You can make a difference to the hurt being caused by climate chaos and the great extinction event in your town or your city! How? Reuse, repurpose, and recycle this information. You can push your local politicians to act. It will make a difference!
This is the letter for week 150 of a weekly climate strike that went on for 4 years in front of San Francisco City Hall, beginning early March 2019. For more context, see this story. For an annotated table of contents of the topics for all the strike letters, see this story. Meanwhile…
STRIKE FOR THE PLANET
Once you pass a tipping point, it’s too late
This week’s topic: How To Ensure SF Has Water
San Francisco’s base level survival (equivalent to life in a refugee camp) requires local sources of water and energy. SF has not secured either. Below are contacts and information you need to take the steps to secure water for SF. Energy resources will be next week. Time for accomplishing this is almost out.
Water for SF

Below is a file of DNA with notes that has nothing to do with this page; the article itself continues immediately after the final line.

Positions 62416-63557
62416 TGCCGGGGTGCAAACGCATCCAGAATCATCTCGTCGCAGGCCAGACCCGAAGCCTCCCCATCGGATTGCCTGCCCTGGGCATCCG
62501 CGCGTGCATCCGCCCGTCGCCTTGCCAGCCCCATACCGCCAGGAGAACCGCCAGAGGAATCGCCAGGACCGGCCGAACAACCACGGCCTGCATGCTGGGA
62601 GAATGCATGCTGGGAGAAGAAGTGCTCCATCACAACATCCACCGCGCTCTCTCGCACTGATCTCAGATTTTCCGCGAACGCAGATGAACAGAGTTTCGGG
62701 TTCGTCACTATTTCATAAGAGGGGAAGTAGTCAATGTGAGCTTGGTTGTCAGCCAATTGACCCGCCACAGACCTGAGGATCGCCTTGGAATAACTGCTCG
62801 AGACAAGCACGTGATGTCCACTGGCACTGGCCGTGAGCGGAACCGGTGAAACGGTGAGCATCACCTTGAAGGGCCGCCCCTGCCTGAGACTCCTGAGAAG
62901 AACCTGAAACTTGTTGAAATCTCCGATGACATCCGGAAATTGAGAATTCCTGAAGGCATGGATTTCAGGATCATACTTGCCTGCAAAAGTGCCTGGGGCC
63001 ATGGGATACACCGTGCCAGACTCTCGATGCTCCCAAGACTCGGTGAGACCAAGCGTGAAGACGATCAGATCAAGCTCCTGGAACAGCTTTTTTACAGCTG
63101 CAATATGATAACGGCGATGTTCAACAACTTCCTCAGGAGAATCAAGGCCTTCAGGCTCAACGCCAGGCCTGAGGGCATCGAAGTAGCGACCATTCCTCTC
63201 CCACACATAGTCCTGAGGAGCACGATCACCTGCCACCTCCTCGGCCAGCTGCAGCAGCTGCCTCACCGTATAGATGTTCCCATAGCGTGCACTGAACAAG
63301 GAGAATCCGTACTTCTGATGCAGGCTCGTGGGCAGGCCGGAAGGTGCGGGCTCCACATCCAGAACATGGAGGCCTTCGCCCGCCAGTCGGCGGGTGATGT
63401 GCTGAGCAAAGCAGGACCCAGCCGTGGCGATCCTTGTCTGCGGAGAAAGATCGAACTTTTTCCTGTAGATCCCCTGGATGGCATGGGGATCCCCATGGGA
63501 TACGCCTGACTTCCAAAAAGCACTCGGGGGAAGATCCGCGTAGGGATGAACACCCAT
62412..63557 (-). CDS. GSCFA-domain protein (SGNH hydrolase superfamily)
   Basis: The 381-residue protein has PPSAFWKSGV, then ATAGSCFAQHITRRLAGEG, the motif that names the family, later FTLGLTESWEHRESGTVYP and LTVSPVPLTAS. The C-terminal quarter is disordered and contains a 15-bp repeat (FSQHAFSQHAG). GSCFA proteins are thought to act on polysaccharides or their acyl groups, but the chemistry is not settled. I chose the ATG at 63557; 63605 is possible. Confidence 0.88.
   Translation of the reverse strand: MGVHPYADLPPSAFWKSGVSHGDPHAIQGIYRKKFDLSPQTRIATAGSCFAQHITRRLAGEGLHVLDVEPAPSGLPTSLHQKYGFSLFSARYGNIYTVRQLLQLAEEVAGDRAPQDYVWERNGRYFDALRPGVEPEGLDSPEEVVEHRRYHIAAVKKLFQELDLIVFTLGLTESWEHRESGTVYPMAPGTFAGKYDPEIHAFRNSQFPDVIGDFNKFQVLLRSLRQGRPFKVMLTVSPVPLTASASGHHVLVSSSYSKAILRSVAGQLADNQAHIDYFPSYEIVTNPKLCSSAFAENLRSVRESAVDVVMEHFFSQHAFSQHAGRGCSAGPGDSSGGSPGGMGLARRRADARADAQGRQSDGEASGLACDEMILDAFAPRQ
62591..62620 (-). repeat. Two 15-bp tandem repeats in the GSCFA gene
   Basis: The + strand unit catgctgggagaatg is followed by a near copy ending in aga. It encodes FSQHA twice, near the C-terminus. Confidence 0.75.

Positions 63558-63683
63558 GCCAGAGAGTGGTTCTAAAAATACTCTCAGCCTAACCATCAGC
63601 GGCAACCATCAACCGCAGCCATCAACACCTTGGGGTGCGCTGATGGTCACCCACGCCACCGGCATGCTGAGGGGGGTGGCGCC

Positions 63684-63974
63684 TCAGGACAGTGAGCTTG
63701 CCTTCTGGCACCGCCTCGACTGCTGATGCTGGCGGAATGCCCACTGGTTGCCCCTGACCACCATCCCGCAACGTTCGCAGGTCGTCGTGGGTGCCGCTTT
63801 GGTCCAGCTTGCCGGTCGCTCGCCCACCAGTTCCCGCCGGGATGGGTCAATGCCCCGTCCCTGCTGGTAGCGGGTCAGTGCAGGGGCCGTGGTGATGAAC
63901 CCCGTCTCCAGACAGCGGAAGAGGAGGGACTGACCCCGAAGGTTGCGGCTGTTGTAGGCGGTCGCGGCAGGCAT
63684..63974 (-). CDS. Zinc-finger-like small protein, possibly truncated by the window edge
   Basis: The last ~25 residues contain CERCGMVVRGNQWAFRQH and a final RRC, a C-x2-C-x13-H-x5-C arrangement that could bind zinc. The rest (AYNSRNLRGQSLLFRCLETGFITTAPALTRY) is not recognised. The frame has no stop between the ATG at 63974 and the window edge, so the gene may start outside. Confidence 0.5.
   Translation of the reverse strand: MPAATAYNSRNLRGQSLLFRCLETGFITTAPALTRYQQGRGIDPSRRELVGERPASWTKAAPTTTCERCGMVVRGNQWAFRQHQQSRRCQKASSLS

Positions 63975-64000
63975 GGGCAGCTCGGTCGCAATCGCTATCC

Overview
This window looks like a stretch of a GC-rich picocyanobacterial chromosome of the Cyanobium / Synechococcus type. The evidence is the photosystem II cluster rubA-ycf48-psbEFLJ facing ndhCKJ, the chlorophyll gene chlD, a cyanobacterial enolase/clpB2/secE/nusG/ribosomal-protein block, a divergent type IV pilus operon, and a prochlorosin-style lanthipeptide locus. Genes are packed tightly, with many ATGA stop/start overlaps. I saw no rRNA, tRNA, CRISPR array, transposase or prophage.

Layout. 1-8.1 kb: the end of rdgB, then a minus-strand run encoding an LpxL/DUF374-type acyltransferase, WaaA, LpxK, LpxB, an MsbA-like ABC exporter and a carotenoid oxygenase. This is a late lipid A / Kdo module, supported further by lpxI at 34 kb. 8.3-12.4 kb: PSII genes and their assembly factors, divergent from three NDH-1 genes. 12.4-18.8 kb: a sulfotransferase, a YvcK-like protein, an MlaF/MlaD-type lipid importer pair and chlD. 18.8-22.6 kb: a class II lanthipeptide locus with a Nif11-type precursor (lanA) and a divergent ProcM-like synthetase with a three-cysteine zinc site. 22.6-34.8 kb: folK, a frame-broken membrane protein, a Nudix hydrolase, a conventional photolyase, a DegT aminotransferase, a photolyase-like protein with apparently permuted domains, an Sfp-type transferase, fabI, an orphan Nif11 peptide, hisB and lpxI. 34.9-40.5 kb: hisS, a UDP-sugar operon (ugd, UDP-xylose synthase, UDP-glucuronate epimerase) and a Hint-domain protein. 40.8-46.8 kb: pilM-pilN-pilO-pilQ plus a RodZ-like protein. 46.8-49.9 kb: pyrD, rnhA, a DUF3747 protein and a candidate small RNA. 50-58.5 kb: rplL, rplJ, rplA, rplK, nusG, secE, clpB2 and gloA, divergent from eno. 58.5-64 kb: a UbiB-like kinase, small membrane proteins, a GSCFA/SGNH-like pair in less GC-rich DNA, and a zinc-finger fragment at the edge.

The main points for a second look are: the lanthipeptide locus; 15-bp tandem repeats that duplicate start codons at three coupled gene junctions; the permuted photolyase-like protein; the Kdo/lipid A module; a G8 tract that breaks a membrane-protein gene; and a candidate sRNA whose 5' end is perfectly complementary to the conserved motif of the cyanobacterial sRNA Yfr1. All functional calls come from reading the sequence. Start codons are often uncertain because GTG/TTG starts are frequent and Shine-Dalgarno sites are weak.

Blackwater recycling, water conservation, composting toilets, increased permeable surface areas, bioswales, and planting a true native urban forest to assist precipitation (as well as cool the city) all help get us closer to a sustainable, clean, local water supply and likely survival. Below are information sources for each of these.
- Tiny Forests
Afforest is the oldest tiny forest organization and the best diy info source. The National Geographic article introduces the idea of tiny native ecosystems, not just forests (something SF could easily implement with increased, native bioswales). The other two links are to organizations with data on tiny forests, especially on carbon sequestration and temperature, and anecdotal experiences.
- composting toilets
The first link is to a range of home use composting toilets. The second is to an American commercial center that uses only composting toilets. Both give numbers in terms of water savings.
- water waste
The 2022 CA drought regulations impose fines for wasting potable water. They prohibit washing sidewalks and buildings, and street cleaning or construction site preparation using potable water.
- permeable surfaces